Upscale development – seven snakes left abandoned in house
Four adult corn snakes, two baby corn snakes and a python were discovered (Handout/PA)

The RSPCA has issued a warning over exotic pets after seven snakes were left abandoned at a house in Greater Manchester.

A royal python and six corn snakes were found sheltering in a front room and an upstairs bedroom of a property in Railway Street, Heywood.

The owner of the reptiles made contact with the RSPCA and his landlord to say he would be leaving his snakes behind as he was moving home.

Inspectors Catherine Byrnes and Ryan King found all seven snakes in healthy and good condition, despite being kept in makeshift plastic tubs and containers.

The owner of the reptiles had contacted the RSPCA and his landlord to say he was leaving his animals behind as he was moving home (Handout/PA)

The four adult corn snakes, two baby corn snakes and a python were collected and taken into the care of a specialist reptile rescue near Knutsford, Cheshire, on Monday April 25.

The RSPCA warned that many people are unaware how much of a commitment is required to take on snakes as pets.

Ms Byrnes said anyone wishing to own the reptiles should research the needs of the particular species, and only consider keeping one if they can meet those responsibilities.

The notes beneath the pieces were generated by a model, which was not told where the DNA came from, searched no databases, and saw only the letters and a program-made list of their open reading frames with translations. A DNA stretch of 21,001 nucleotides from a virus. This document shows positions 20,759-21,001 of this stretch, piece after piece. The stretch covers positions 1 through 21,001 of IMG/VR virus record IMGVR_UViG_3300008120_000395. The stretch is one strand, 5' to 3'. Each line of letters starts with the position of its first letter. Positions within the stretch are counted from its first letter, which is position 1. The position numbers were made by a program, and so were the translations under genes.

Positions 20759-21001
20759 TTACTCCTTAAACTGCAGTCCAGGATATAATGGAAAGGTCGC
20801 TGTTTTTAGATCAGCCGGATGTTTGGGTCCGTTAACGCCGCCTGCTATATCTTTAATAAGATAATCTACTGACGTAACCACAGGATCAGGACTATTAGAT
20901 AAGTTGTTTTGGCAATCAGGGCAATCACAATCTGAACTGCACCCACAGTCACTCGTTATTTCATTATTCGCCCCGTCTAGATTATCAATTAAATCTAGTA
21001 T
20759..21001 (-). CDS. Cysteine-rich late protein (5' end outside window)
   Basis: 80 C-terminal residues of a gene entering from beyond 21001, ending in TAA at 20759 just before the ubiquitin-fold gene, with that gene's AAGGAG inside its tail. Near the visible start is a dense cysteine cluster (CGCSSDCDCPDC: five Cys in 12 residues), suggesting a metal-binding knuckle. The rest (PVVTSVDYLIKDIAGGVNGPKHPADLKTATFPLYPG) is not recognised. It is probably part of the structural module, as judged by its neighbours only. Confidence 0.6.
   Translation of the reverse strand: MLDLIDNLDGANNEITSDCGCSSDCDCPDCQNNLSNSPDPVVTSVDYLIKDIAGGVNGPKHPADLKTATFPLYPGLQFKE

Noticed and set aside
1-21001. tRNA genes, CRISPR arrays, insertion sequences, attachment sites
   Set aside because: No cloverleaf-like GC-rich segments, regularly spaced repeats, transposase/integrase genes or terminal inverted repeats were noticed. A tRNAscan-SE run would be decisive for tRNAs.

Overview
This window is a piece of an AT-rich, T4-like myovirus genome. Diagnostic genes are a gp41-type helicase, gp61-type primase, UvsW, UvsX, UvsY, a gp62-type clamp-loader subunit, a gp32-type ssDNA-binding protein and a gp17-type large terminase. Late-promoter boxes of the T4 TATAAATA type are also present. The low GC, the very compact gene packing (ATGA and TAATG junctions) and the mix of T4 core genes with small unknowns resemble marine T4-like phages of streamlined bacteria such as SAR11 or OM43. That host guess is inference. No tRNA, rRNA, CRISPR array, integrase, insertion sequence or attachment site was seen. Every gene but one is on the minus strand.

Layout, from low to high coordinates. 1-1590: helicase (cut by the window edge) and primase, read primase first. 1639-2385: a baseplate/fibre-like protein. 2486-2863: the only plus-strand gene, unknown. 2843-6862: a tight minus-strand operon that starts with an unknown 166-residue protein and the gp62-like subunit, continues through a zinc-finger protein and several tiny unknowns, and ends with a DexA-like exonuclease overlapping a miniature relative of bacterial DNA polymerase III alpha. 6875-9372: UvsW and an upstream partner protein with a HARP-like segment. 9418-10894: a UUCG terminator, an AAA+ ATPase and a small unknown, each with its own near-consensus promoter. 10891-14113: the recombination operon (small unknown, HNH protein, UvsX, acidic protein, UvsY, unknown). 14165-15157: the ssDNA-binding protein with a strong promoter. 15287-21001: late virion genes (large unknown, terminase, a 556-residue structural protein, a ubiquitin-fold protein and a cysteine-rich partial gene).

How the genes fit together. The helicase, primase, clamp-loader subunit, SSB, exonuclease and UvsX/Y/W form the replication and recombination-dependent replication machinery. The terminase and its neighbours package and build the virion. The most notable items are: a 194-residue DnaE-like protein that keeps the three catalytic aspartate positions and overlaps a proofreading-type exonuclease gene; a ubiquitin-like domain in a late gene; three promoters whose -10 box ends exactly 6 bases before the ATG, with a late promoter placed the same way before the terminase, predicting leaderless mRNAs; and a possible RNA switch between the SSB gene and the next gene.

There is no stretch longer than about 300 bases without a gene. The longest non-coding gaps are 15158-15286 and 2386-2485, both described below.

She said: “While the needs of the snakes weren’t being met when we found them in this property they were in a good condition and the owner had clearly been feeding them.

The RSPCA advises anyone taking on the responsibility of reptile ownership to undertake thorough research on the needs of the particular species (Handout/PA)

“To look after snakes you do need to provide a living environment for them with adequate heating, lighting and humidity. We did find some heat mats in a bedroom, but obviously the owner hadn’t got around to using them or housing his snakes properly.”

Ms Byrnes added: “Potential owners need to think carefully before they adopt snakes and other exotics because they are specialist animals. You need to have the correct set-up to look after them and you need to understand you are responsible for finding them a suitable home if you are unable to continue caring for them.

“We can help out, but it is not that simple as animals like this can be difficult to rehome.”

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